Serialization and Deserialization in Java
Serialization in Java is a mechanism of writing the state of an object into a byte-stream. It is mainly used in Hibernate, RMI, JPA, EJB and JMS technologies.
The reverse operation of serialization is called deserialization where byte-stream is converted into an object. The serialization and deserialization process is platform-independent, it means you can serialize an object in a platform and deserialize in different platform.
For serializing the object, we call the writeObject() method ObjectOutputStream, and for deserialization we call the readObject() method of ObjectInputStream class.
We must have to implement the Serializable interface for serializing the object.
Advantages of Java Serialization
It is mainly used to travel object's state on the network (which is known as marshaling).
Serializable is a marker interface (has no data member and method). It is used to "mark" Java classes so that the objects of these classes may get a certain capability. The Cloneable and Remote are also marker interfaces.
It must be implemented by the class whose object you want to persist.
The String class and all the wrapper classes implement the java.io.Serializable interface by default.
Let's see the example given below:
In the above example, Student class implements Serializable interface. Now its objects can be converted into stream.
The ObjectOutputStream class is used to write primitive data types, and Java objects to an OutputStream. Only objects that support the java.io.Serializable interface can be written to streams.
An ObjectInputStream deserializes objects and primitive data written using an ObjectOutputStream.
Example of Java Serialization
In this example, we are going to serialize the object of Student class. The writeObject() method of ObjectOutputStream class provides the functionality to serialize the object. We are saving the state of the object in the file named f.txt.
Example of Java Deserialization
Deserialization is the process of reconstructing the object from the serialized state. It is the reverse operation of serialization. Let's see an example where we are reading the data from a deserialized object.
Java Serialization with Inheritance (IS-A Relationship)
If a class implements serializable then all its sub classes will also be serializable. Let's see the example given below:
Now you can serialize the Student class object that extends the Person class which is Serializable. Parent class properties are inherited to subclasses so if parent class is Serializable, subclass would also be.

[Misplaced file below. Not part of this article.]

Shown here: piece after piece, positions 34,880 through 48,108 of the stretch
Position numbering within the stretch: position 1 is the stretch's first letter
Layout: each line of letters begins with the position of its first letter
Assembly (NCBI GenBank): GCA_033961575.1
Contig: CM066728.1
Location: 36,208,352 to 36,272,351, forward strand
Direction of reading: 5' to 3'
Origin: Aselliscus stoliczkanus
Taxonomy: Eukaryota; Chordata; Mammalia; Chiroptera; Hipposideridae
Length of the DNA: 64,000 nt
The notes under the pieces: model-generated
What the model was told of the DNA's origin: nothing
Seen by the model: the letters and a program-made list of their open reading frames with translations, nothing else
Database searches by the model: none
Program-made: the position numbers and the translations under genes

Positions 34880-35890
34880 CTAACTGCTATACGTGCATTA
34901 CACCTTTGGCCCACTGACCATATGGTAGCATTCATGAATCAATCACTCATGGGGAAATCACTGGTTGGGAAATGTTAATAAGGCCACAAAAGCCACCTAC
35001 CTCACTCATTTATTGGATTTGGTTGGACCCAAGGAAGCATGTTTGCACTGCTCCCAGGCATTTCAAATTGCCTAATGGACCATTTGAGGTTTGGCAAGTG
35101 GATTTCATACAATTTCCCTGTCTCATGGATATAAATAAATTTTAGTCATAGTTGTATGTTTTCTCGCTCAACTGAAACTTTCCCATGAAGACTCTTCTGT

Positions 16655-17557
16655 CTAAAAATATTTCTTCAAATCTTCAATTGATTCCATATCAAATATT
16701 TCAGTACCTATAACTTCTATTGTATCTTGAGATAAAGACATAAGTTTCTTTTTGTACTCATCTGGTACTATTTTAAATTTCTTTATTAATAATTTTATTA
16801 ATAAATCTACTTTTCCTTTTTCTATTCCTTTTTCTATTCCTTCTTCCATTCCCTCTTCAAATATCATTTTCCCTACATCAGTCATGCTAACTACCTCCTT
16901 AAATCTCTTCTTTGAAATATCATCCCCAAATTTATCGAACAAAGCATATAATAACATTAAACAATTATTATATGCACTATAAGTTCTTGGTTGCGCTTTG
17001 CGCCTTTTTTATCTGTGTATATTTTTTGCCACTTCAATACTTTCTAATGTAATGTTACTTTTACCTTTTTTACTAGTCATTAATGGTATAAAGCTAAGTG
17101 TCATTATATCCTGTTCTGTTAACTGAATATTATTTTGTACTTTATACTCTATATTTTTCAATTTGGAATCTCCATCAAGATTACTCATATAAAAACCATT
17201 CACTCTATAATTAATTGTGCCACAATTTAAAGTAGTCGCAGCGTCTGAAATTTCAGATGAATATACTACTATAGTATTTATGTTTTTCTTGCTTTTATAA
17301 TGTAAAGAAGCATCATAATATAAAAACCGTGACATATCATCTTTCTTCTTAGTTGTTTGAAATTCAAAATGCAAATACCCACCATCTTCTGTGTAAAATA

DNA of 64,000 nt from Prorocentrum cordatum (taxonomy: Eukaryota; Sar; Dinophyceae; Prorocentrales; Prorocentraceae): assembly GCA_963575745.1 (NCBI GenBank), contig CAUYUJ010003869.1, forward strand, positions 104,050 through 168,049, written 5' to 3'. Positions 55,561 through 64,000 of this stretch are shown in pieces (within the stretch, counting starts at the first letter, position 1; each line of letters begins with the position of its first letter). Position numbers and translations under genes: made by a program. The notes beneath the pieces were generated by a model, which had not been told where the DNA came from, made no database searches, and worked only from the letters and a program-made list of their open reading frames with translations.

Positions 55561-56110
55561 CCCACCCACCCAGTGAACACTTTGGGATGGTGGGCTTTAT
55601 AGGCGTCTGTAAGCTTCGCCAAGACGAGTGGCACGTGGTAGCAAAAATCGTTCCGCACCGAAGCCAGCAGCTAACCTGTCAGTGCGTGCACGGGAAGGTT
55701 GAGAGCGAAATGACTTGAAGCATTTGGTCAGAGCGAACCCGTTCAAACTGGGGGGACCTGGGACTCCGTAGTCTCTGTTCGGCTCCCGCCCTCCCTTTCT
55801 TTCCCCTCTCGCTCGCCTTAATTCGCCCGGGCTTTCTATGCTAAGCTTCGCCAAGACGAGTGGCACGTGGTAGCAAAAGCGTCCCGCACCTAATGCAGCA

Java Serialization with Aggregation (HAS-A Relationship)
If a class has a reference to another class, all the references must be Serializable otherwise serialization process will not be performed. In such case, NotSerializableException is thrown at runtime.
Since Address is not Serializable, you can not serialize the instance of Student class.
Note: All the objects within an object must be Serializable.
Java Serialization with the static data member
If there is any static data member in a class, it will not be serialized because static is the part of class not object.
Java Serialization with array or collection
Rule: In case of array or collection, all the objects of array or collection must be serializable. If any object is not serialiizable, serialization will be failed.
Externalizable in java
The Externalizable interface provides the facility of writing the state of an object into a byte stream in compress format. It is not a marker interface.
The Externalizable interface provides two methods:
Java Transient Keyword
If you don't want to serialize any data member of a class, you can mark it as transient.
Now, id will not be serialized, so when you deserialize the object after serialization, you will not get the value of id. It will return default value always. In such case, it will return 0 because the data type of id is an integer.
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The serialization process at runtime associates an id with each Serializable class which is known as SerialVersionUID. It is used to verify the sender and receiver of the serialized object. The sender and receiver must be the same. To verify it, SerialVersionUID is used. The sender and receiver must have the same SerialVersionUID, otherwise, InvalidClassException will be thrown when you deserialize the object. We can also declare our own SerialVersionUID in the Serializable class. To do so, you need to create a field SerialVersionUID and assign a value to it. It must be of the long type with static and final. It is suggested to explicitly declare the serialVersionUID field in the class and have it private also. For example:
Now, the Serializable class will look like this: